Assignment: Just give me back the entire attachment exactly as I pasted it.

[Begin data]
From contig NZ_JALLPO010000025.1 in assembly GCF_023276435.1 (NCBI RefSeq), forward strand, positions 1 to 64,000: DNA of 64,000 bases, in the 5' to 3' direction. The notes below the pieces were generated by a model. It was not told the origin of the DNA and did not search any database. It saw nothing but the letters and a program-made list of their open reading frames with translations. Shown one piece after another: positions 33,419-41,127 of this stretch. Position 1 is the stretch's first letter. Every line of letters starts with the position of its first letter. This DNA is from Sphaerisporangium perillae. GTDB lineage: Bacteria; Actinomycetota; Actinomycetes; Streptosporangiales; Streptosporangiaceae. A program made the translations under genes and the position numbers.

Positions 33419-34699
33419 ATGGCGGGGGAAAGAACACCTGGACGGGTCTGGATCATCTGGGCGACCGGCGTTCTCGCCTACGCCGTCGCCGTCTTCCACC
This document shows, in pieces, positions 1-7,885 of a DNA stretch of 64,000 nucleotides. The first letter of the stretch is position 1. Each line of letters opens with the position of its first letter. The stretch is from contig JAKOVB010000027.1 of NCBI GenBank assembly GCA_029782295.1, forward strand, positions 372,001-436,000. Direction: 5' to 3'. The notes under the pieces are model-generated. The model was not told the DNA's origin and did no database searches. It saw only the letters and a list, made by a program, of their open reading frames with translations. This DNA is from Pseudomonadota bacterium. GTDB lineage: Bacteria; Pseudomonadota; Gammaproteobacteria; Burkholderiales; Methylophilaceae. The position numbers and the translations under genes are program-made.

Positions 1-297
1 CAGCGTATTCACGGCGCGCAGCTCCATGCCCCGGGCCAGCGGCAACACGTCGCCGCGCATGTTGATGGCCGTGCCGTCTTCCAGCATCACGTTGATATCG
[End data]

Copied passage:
From contig NZ_JALLPO010000025.1 in assembly GCF_023276435.1 (NCBI RefSeq), forward strand, positions 1 to 64,000: DNA of 64,000 bases, in the 5' to 3' direction. The notes below the pieces were generated by a model. It was not told the origin of the DNA and did not search any database. It saw nothing but the letters and a program-made list of their open reading frames with translations. Shown one piece after another: positions 33,419-41,127 of this stretch. Position 1 is the stretch's first letter. Every line of letters starts with the position of its first letter. This DNA is from Sphaerisporangium perillae. GTDB lineage: Bacteria; Actinomycetota; Actinomycetes; Streptosporangiales; Streptosporangiaceae. A program made the translations under genes and the position numbers.

Positions 33419-34699
33419 ATGGCGGGGGAAAGAACACCTGGACGGGTCTGGATCATCTGGGCGACCGGCGTTCTCGCCTACGCCGTCGCCGTCTTCCACC
This document shows, in pieces, positions 1-7,885 of a DNA stretch of 64,000 nucleotides. The first letter of the stretch is position 1. Each line of letters opens with the position of its first letter. The stretch is from contig JAKOVB010000027.1 of NCBI GenBank assembly GCA_029782295.1, forward strand, positions 372,001-436,000. Direction: 5' to 3'. The notes under the pieces are model-generated. The model was not told the DNA's origin and did no database searches. It saw only the letters and a list, made by a program, of their open reading frames with translations. This DNA is from Pseudomonadota bacterium. GTDB lineage: Bacteria; Pseudomonadota; Gammaproteobacteria; Burkholderiales; Methylophilaceae. The position numbers and the translations under genes are program-made.

Positions 1-297
1 CAGCGTATTCACGGCGCGCAGCTCCATGCCCCGGGCCAGCGGCAACACGTCGCCGCGCATGTTGATGGCCGTGCCGTCTTCCAGCATCACGTTGATATCG